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What is OCD?
by Casey. February 17th 2009, 02:39 AM

What is OCD?
Written by: Casey

You pick up your keys and set them back down. You do it again and again, until it feels right. Then you place the keys in your pocket and take them out. You keep doing it, counting silently, breathing deeply. Thirty minutes later you finally make in out the door. These little 'quirks' rule your life. You plan your day around them. People around you throw out a term repetitively: OCD. But what does that mean? What is OCD? What can you do about it ?

What is OCD?

OCD is an Anxiety Disorder. OCD, or Obsessive Compulsive Disorder, is also an uncontrollable repetitive thought or action. It is something that you feel compelled to complete, or else you may begin to panic. Everyone has little quirks, but sometimes those quirks get to the point where they control your life, causing you to panic if you don't act them out. You can't function normally anymore, your life is interrupted by these pesky little quirks. That, in a nutshell, is OCD.

If you have OCD, you could have obsessions, compulsions, or both.

Obsessions: Obsessions are thoughts, images, or impulses that occur over and over again and feel out of your control. You do not want to have these ideas. You may find them disturbing and intrusive, and recognize that they don't make sense. Those with OCD might worry excessively about dirt and germs and become obsessed with the idea that they are contaminated or are contaminating others. They may have obsessive fears of having inadvertently harmed someone else even though they usually know this is not realistic. Obsessions are accompanied by uncomfortable feelings, such as fear, disgust, doubt, or a sensation that things have to be done in a way that is "just so".

Compulsions: People with OCD try to make their obsessions go away by performing compulsions. Compulsions are acts the person performs over and over again, often according to certain "rules"." People with an obsession about contamination may wash constantly to the point that their hands become raw and inflamed. You may repeatedly check that you have turned off the stove or iron because of an obsessive fear of burning the house down. You may have to count certain objects over and over because of an obsession about losing them. Unlike compulsive drinking or gambling, OCD compulsions do not give the same pleasure. Rather, the rituals are performed to obtain relief from the discomfort caused by the obsessions.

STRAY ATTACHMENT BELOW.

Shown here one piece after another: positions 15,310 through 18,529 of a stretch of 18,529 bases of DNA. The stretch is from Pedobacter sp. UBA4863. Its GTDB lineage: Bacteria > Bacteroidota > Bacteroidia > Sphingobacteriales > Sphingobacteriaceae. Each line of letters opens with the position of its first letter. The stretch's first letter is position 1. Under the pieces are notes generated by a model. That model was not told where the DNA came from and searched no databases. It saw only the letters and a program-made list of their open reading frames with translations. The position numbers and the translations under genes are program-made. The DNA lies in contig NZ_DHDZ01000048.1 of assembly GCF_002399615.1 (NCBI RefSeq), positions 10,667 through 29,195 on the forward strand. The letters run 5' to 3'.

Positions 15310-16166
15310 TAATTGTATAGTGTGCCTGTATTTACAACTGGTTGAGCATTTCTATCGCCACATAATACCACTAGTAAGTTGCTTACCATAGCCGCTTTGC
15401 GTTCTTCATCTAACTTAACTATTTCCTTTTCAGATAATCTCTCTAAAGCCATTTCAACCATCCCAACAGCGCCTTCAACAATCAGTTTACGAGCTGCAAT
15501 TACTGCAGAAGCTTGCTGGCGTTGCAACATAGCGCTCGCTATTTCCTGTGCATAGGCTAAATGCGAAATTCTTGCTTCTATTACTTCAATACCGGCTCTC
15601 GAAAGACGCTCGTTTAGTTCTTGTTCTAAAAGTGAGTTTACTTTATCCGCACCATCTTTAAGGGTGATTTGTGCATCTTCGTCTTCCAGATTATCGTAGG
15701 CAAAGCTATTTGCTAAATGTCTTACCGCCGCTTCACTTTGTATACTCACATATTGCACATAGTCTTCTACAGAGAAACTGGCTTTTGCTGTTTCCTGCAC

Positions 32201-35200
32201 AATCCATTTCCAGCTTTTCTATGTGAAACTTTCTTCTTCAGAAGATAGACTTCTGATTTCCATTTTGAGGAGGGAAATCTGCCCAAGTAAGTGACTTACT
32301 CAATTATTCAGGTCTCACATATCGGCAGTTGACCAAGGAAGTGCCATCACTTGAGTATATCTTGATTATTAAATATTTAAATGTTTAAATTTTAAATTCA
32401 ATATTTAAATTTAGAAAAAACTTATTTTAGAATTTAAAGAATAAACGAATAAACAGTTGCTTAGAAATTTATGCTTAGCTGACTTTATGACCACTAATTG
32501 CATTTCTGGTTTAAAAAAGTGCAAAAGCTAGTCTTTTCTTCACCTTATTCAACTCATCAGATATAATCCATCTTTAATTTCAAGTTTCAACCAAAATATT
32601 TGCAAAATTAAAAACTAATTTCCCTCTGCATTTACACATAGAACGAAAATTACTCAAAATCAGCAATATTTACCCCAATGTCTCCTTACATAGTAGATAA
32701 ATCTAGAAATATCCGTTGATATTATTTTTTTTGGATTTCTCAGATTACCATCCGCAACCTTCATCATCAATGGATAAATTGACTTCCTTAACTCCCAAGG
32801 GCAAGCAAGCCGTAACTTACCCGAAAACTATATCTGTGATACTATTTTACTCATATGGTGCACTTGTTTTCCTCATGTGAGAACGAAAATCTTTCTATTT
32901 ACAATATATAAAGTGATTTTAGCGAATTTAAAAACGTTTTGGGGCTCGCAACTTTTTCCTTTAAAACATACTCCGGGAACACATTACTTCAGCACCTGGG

OCD symptoms cause distress, take up time (sometimes more than an hour a day), or significantly interfere with the person's work, social life, or relationships. Most individuals with OCD recognize that their obsessions are coming from their own minds and are not just excessive worries about real problems. They realize that the compulsions they perform are excessive or unreasonable. When someone with OCD does not recognize that their beliefs and actions are unreasonable, this is called OCD with poor insight. OCD symptoms tend to wax and wane over time. Some may be little more than background noise; others may produce extremely severe distress.

What causes OCD?

There are many beliefs as to what might cause OCD. Most people with OCD have someone in their family who has OCD or another Anxiety Disorder, so OCD is considered, in part, genetic.

Obsessive Compulsive Disorder may also be caused by levels of serotonin in the brain. When the serotonin is blocked, the brain reacts thinking that it is in danger. Instead of the brain getting rid of the unwanted thoughts, the brain dwells on them. Thus, the person develops unrealistic fears and doubts.

How can OCD be treated?

There are two main treatments for OCD - behavioral therapy and medication.

Behavioral therapy is when you are taught to do or not do a behavior. Behavioral therapy with OCD might be facing the obsession. An example might be touching an object that has touched another object but not being allowed to wash your hands. Behavioral therapy is considered the most effective because it teaches you how to deal with and conquer the present anxiety.

The second treatment is medication, which might be an anti-depressant or serotonin supplement. Medication is effective, but not as effective as behavioral therapy, as medication only helps you manage the anxiety, not overcome it. Behavioral therapy helps you to conquer the thoughts, actions, and anxiety caused by OCD.


Last edited by TeenHelp; April 5th 2015 at 03:45 PM.
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